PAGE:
1

I'm getting stuck on some basics of scope in Julia expressions. Can someone help tell me what is going wrong inside the for loop below? Inside the lopp the first expression works and the second does not, though both work with variables from the global scope.

x = 1

glob_obj = :x
eval(:(println($glob_obj)))
eval(:(println("$glob_obj")))
# Prints
# 1
# x

objs = [:x]
for obj = objs
    eval(:(println($obj)))
    eval(:(println("$obj")))
end
# Prints
# 1
# ERROR: obj not defined
#  in anonymous at no file:3

For context, I am ultimately interested in writing a Julia function that populates a dictionary from an array of symbols in a local scope, i.e., a function like

x = 1
y = "foo"
populate_dict([:x, :y]) # ...resulting in 
{ "x" => 1, "y" => "foo"}

Importantly, I'd like to be able to use this in any function and have it pick up variables from the local scope. For even more context, this is to easily easily write JSON files with arbitrary lists of symbols.

4

The scoping issue that you are running into is that eval always evaluates expressions in global scope (the current module, unless specified otherwise). In this particular case, you could deal with that by using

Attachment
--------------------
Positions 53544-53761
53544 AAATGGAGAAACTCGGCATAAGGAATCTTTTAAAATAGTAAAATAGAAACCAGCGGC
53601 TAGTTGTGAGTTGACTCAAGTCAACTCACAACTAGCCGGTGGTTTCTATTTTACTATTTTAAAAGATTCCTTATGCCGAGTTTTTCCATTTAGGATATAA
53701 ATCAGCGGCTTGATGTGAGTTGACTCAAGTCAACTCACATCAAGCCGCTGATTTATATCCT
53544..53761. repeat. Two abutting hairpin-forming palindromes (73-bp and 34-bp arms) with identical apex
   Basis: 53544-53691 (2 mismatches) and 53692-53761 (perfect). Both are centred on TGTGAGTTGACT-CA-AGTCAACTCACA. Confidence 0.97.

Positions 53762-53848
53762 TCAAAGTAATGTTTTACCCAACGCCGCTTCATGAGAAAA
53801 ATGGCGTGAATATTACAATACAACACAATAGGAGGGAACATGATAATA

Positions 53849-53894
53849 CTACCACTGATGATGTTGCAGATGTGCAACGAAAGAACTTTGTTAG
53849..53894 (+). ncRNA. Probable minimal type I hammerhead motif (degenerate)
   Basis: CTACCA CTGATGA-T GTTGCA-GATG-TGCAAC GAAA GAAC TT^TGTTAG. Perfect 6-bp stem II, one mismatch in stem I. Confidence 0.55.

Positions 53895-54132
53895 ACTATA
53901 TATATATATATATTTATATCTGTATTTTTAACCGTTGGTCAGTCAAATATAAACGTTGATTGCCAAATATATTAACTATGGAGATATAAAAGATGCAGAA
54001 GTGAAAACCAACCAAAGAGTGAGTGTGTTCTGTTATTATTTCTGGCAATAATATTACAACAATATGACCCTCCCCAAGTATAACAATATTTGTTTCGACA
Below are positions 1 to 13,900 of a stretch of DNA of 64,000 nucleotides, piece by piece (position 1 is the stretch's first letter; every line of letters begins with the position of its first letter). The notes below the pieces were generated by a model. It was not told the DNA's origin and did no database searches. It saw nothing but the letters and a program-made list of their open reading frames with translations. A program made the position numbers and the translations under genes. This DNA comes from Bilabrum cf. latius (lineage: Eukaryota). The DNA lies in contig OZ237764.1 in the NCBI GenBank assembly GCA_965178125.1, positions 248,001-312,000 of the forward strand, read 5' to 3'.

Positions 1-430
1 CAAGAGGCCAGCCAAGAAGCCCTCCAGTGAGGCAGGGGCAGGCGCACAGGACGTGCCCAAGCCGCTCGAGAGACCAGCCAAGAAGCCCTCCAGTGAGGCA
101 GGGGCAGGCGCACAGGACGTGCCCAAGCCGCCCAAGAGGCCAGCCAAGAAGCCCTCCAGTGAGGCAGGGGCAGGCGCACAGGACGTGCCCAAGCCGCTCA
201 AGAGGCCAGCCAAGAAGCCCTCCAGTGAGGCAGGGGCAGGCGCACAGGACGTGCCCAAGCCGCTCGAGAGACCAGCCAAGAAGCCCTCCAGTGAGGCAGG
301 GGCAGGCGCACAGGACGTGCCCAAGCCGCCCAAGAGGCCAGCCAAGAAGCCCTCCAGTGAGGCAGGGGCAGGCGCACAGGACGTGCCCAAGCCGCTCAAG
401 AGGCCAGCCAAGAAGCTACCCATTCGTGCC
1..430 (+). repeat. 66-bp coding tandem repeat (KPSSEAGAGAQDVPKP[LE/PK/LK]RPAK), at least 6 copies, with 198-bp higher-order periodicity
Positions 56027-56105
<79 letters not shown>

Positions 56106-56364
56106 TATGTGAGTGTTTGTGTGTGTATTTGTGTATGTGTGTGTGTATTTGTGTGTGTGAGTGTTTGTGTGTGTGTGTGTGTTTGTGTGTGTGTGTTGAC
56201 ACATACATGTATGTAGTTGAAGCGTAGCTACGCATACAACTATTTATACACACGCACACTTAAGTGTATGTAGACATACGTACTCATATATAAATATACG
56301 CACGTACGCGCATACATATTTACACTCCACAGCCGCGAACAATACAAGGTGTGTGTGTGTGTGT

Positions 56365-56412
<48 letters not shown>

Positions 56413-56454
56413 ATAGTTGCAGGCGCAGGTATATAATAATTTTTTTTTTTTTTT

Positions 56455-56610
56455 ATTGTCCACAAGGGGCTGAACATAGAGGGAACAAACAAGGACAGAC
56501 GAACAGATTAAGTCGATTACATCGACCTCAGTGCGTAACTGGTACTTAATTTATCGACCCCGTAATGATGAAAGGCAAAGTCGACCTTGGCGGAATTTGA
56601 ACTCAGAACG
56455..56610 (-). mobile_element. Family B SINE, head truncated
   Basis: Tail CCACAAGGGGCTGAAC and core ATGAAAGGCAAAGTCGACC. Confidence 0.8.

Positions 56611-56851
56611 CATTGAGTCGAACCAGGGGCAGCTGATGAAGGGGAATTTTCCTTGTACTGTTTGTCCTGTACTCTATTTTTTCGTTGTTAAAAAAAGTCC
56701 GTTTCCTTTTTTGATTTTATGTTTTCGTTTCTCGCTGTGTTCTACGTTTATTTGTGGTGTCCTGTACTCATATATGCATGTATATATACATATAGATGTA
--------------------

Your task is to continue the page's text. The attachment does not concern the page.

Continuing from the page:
println(obj)

instead of eval(:(println("$obj"))); there's no evaluation necessary to look at the symbol itself!

But if your ultimate goal is to pick up values of local variables in a function, the answer as indicated above is that eval doesn't do that. This is a pretty deep design decision that allows the compiler to do all sorts of optimizations that it wouldn't be able to otherwise.

It is however possible to get at local variables with the aid of the Debug package, see my answer to Execute a string?.

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